show nearly put me to sleep in the church pew, uncomfortable as

it was. We caught a part of McCulloch’s show in which he reminisced

about Pismo Beach and a collection of disgusting items he

and his family discovered at an unfortunate Airbnb experience:

dirty diapers, a box of condoms with one missing, and a wet tube

sock were just a few other items left behind by the previous renter.

After a few laughs I resolved to return to the Needle.

We walked in perfectly timed to see Wares do her thing on

the small stage. Never one to disappoint, Cassia Hardy hopped

off the stage and yelled directly in my face while ripping through

“Missed the Point.” Switches followed and true to form, did

not disappoint. Although this particular show didn’t include a

shot-gunning contest or cigarettes being thrown into the crowd,

they maintained their delightful stage presence despite a lack of

saucy antics.

With the Switches, it’s always a fun sing along!

Sunday was a flurry of loud punk rock, with the exception

of JPNSGRLS, who felt like a weird last minute addition beside

Borrachera, who are much louder and aggressive. Jay Higgs of

Borrachera is always captivating with his gritty, primal howls and

potent ability to turn your head toward the stage. Chunky, dirty

bass and his delightfully audacious rock star stage persona make

for one of Edmonton’s best bands out there today.

As mentioned, JPNSGRLS were a lot lighter, especially in contrast

to Borrachera. Suited to a younger, Sonic Boom going crowd,

their poppy sound was slightly lost on me. Lead singer Charlie

Kerr was entertaining to watch as he bounded from one side of

the stage to the other, engaging their young fans.

Calgary’s Mortality Rate instantly impressed the afternoon

Denizen Hall crowd with a badass female lead singer. They

performed a set of heavy hardcore mixed with a touch of emo

screaming, for good measure. Everyone in the crowd was ready

to party as they closed their set. This was good timing for Youth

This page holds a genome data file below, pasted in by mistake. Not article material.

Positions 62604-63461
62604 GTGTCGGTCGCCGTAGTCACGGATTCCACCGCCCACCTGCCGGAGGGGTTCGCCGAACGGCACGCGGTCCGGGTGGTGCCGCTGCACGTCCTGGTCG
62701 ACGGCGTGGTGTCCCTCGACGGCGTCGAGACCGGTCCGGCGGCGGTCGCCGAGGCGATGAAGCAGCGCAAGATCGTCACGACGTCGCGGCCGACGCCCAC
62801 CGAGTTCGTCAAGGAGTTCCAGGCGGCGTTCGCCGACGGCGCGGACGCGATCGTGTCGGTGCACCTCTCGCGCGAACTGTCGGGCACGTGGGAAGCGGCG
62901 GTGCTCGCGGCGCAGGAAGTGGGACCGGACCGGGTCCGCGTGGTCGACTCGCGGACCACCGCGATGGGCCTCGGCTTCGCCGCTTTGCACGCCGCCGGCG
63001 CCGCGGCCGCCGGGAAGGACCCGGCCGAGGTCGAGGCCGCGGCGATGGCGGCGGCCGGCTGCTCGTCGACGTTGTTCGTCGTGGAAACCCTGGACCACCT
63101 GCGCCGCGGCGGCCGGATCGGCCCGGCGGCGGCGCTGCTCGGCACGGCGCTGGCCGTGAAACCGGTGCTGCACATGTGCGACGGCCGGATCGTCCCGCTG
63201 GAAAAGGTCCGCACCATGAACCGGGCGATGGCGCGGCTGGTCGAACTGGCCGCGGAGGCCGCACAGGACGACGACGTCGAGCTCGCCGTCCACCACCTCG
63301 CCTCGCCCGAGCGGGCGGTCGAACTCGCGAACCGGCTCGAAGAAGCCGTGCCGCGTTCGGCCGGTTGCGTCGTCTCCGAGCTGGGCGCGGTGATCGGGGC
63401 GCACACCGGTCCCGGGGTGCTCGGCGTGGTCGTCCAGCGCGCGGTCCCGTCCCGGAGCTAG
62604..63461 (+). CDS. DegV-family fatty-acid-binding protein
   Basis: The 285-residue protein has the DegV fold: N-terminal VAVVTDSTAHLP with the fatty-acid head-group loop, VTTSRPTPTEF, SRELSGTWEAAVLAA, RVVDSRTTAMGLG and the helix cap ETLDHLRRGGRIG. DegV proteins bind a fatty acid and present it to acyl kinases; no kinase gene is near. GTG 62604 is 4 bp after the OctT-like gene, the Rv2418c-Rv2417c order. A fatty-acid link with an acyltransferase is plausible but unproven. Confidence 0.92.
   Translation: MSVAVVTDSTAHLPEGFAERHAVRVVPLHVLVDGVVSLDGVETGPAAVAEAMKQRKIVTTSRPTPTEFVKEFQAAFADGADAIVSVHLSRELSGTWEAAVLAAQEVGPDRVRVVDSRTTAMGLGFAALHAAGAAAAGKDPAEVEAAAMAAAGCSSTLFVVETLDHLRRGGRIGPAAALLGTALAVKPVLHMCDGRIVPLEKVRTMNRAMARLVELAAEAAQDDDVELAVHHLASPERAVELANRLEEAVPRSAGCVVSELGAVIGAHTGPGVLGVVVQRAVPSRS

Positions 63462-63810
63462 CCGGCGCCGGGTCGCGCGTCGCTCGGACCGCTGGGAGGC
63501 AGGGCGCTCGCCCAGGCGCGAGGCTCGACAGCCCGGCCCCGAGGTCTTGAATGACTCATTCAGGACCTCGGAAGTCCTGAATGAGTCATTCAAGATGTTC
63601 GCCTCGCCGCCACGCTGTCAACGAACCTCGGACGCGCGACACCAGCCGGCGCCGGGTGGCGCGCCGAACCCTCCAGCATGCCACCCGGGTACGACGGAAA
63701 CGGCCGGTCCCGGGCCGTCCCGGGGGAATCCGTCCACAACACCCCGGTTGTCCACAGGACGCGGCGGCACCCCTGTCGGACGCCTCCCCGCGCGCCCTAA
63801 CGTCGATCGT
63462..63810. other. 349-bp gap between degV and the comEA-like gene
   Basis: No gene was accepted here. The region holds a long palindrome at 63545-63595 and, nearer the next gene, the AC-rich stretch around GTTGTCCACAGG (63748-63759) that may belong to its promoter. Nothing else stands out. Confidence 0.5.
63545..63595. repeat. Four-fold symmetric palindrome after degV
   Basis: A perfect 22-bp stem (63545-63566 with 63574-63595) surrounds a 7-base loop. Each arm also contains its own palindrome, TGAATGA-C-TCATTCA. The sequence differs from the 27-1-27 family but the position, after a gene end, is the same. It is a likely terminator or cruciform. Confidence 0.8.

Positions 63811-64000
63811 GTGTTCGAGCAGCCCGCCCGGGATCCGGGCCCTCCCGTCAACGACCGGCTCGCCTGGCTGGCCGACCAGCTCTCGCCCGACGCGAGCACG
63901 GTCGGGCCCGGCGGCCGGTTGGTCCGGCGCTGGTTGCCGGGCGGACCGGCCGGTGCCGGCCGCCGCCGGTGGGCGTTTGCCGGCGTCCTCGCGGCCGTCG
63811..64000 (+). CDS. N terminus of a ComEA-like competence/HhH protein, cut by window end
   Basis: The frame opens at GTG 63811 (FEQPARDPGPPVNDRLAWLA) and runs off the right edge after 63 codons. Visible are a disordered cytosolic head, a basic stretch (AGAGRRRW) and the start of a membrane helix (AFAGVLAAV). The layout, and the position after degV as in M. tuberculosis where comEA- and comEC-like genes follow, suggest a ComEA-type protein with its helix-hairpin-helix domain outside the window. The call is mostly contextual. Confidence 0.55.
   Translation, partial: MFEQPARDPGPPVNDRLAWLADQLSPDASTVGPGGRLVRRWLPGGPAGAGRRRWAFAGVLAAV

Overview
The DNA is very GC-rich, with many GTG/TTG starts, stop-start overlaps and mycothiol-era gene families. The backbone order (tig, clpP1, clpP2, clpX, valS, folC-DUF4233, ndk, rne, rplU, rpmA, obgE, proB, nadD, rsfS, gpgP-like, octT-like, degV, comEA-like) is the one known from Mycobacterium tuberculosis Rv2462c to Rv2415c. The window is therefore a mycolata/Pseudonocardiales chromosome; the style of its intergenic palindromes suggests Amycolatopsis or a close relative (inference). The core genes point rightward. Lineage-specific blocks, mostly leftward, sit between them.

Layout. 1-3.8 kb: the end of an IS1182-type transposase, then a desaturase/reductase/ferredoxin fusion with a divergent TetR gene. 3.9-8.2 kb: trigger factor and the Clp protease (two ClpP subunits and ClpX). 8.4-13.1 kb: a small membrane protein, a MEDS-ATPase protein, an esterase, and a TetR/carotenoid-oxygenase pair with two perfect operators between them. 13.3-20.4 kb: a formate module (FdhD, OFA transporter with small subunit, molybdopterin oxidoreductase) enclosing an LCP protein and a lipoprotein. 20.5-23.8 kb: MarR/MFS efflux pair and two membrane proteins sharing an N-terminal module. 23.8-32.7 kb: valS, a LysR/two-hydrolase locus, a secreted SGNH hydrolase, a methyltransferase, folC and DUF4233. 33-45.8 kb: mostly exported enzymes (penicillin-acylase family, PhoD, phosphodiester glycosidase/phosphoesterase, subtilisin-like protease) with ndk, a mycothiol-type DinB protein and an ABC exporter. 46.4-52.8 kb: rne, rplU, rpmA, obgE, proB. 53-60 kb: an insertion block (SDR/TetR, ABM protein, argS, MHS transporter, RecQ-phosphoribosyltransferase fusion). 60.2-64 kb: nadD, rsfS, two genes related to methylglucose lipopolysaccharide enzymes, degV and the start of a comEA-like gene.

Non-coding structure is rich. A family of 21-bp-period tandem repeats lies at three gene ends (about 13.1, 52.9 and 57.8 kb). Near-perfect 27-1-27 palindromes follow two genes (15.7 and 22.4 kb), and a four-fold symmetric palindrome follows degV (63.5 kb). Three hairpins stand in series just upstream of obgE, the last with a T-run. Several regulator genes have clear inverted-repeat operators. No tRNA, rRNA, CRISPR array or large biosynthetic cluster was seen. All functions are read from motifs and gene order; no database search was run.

Decay of Vancouver to pop on stage and give the crowd a set of

accessible pop punk, constantly fun to sing (and drink) along to.

After a bit of a breather (and some much needed food in our

bellies), we ended the weekend at 9910 with the Allovers. Fun,

fast and danceable, the Allovers seem to be a fixture each year at

UP+DT. We clumsily danced, smiled and soaked in the last of the

festival. It’s easy to remember why this is one of the best festivals

in the city. Friends everywhere you look, new and old, instilling

the spirit of Thanksgiving in our little hearts.

Until next year…

• review and photos by Levi Manchak & Brittany Rudyck



the young and the old...

Waiting to pay for my groceries at the market this evening, this guy,

stinking of booze, says to my 9-year-old daughter, “Sweetheart, can you

put the divider thing there for me?” First, why is some leering grown man

calling my child “sweetheart”? He then thumps two huge bottles of vodka

down on the belt. I move closer to my daughter; he then reaches his hand

over me and wraps his hand around her arm, saying, “Now, you be nice

to your Mommy, sweetie.” I pluck his hand off. “Do not touch my child,” I

say. My other hand is pressed against my daughter’s ribs, and I can feel her

heart POUNDING. “You have a beautiful daughter,” he says. The cashier,

whom we know, a guy, looks at me, eyebrows up. I roll my eyes. So pissed.

We leave. “I hated that man,” my daughter says once we get in the car. “He

smelled bad, I wanted to hit him, if anyone ever does that to me again I’m

going to scream.” Here we effing go: “Sometimes you have to be hypervigilant,”

I tell my daughter, “because some gross men out there feel they are

entitled to touch us.” And then I share my story: “When I was a little girl…”

I don’t even remember the first time it happened to me. I don’t remember

the last time some pervert rubbed up against me. But that’s what you have

to deal with when you are a girl. We have to learn to brush this shit off, to

make sure that this endless assault course of predators doesn’t take one bit

of your pride, your confidence, or your sense of peace as you walk through

this world. I am so angry.

We should call this the “Trump Talk.” The depressing conversation that

every parent needs to have with their little girl about revolting, predatory,

entitled men. The Trump Talk.

— Mother And Daughter Discuss Enraging Realities

I’m sorry about what happened to your daughter at the grocery

store—I’m sorry about what was done to your daughter by that

entitled asshole at the grocery store—but I’m glad you were there

with her when it happened.

The author Kelly Oxford, in response to Donald Trump’s horrific

comments about sexually assaulting women, called on women to

tweet about their first assaults under the hashtag #notokay. Oxford’s

post went viral—more than a million women responded—and reading

through the seemingly endless thread, I was struck by how many women

were alone the first time they were assaulted. Oxford herself was